St. George, Utah

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St. Geoge is the gateway to Southern Utah, if you are coming from Las Vegas. The town is the largest in southern Utah and has a lot of interesting sites to enjoy.

St. George Mormon Temple

Right in the center of town, you can’t miss the temple. There is a visitor center at the temple and you can find out all about the Mormon church or the history of St. George.

The Canon

Placed at the entrance to the visitor center is a canon. Not used to fight but to pound. Brigham Young selected the temple site. It was soon discovered that there was a spring on the site. Instead of moving to another location it was decided to fill the wet areas. Lava Rock was brought from the hill west of the temple and the canon was filled with lead and raised in the air and dropped on the lava rock. The rock was driven into the ground until the foundation was solid enough to support the temple.

Temple Quarry Trail

To solve the problem of the temple foundation the pioneers decided to pound lava rock into the ground. Lava rock as big as four feet in width and a foot thick and seven to twelve feel long was hauled along this trail and taken to the temple. The trail is located a third of the way down the hill just to the east of the airport. Go west on St. George Blvd. up the hill as if going to the airport. At the top of the hill, on your right, is a park and 265 south. Turn right and go west two blocks. the road turns hard to the right, at the turn look to your left for a parking spot and the beginning of the trail. It will take a half hour to reach the quarry.

Brigham Young’s Winter Home

Brigham Young, pioneer president and prophet of the Mormon Church, spent a number of winters at this home in St. George. I always like to visit the Brigham Young home, to see how the upper class pioneers lived and the things they enjoyed, and then visit the Jacob Hamblin home in Santa Clara to see how the more common pioneers lived. The Brigham Young home is located at 100 West and 200 North. There are tours of the home daily.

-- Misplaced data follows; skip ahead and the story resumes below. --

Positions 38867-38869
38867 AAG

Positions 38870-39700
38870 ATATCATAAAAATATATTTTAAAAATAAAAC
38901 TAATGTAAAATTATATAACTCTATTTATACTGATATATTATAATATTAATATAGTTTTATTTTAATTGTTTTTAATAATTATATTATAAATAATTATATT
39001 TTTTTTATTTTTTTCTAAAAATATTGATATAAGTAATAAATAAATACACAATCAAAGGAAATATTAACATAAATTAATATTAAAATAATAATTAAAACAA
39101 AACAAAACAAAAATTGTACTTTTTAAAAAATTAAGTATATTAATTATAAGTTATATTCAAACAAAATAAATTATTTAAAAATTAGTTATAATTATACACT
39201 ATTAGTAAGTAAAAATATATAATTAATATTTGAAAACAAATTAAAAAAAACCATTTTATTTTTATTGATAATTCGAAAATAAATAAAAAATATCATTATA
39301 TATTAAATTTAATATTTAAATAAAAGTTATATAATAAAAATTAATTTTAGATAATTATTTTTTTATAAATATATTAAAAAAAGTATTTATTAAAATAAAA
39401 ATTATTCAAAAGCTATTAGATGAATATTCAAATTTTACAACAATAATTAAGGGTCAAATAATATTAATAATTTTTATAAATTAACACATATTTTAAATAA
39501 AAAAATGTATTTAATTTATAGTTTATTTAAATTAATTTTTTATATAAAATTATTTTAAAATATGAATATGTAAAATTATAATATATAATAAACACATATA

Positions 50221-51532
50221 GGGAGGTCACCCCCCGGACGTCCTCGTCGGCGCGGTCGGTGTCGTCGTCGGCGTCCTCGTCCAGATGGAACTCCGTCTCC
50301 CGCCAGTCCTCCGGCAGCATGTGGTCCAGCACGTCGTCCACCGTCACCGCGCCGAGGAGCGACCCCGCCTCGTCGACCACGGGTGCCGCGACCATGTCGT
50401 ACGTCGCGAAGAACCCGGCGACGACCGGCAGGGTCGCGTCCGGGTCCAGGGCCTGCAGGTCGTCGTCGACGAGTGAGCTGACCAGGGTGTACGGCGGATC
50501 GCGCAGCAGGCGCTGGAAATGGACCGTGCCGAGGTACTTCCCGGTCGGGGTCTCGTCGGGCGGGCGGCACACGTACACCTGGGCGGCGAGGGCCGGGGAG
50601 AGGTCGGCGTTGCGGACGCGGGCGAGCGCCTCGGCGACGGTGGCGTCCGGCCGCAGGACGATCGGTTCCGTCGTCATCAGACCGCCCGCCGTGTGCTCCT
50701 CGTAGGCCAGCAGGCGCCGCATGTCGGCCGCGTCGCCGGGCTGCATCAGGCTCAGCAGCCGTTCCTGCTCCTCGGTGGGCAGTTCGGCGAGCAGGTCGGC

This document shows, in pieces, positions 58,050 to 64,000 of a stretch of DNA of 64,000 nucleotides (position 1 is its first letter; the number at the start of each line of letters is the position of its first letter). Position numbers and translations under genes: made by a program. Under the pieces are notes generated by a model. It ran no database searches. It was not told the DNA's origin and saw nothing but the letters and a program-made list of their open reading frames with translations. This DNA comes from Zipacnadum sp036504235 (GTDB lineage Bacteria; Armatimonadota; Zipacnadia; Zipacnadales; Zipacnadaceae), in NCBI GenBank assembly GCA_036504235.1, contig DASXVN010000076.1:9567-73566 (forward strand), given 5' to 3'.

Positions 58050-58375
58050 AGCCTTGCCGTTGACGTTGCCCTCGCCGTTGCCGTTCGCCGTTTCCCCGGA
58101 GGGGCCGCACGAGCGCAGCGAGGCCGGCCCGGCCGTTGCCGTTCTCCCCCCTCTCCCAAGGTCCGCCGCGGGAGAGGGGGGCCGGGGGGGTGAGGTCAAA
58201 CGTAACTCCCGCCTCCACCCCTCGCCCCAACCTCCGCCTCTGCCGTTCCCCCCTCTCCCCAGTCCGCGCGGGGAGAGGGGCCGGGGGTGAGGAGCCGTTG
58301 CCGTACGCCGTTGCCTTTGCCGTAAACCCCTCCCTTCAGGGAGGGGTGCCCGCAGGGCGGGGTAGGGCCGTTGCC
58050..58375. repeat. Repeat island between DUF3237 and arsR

St. George Historic tour

If you have an hour or so to spare and enjoy walking, take the historic St. George tour. You can find the directions in the community section of the phone books or ask in town. The tour leads you past the historic buildings in town including the tabernacle.

Pioneer Park and the Wedge

Located on the hill to the north of St. George, overlooking the city, is the Pioneer park. It I go to St. George with my kids they have me up at the park and hiking through the wedge before the first day is over. The Wedge is a narrow gap in the rock that thinner people than me can easily squeeqe through.

The Old Cotton Mill

From 1868 to 1869 this was the largest producing cotton factory west of the Mississippi. The factory operated off and on for over 50 years, but on a whole it was a very poor venture. The Dixie Mission was created to produce cotton and although not a successful venture the historian A.K. Larsen said : “had it not been for the erection of the cotton factory, the Dixie Mission would have failed.”. It seemed to be the one catalyst that held the people in Utah’s Dixie together. The Mill is located in Washington City. Go north from St. George and take the Washinton exit. Turn right at the exit and go 1 block to the light, then go left from the light and about a mile. You will see the mill on the right side of the road.

Called to Pick Cotton

This historic rock art is located along I-15 as you leave St. George towards Las Vegas. Just as you leave St. George and cross over the bridge over the virgin river, stop and look back to the ledge just behind you and you will see the rock art. The carving was done by Jacob Peart, Jr. and the inscription reads: “I was se(n)t her(e) to rais(e) cotten.”

Shinob Kibe

You can see Shinob Kibe as you approach St. George from the North. It is that anvil looking moung to the south of the Freeway. The mountain was named for one of the Paiute Gods. Shinob was considered to be a protector of the tribes. Before pioneers came to the area, Navajo Indians would raid the smaller tribes and capture slaves. The Paiutes went to the top of this mountain for safety from these raiders. They could protect themselves on this small mesa. Take 300 East and head south out of Washington. The trail is located on the north west side of the mountain. It is a tough hike straigh up the hill but the view is wonderful.

Shinob Kibe to Quail Creek Connection

There is a fun dirt road that is just south of Shinob Kibe and it follows the Washington Canal east and then goes through the pecan ranches and ends up just below Quail Creek Reservoir. It is a really nice mountain biking road to follow.

Washington Canal road

Below Shinob Kibe is the Washington Canal and Road. The road follows the canal some 8 miles and heads south from Shinob Kibe and wanders through the fields south of Washington and ends up just south of St. George. It makes another great mountain biking road or just a fun place to take a drive.
 

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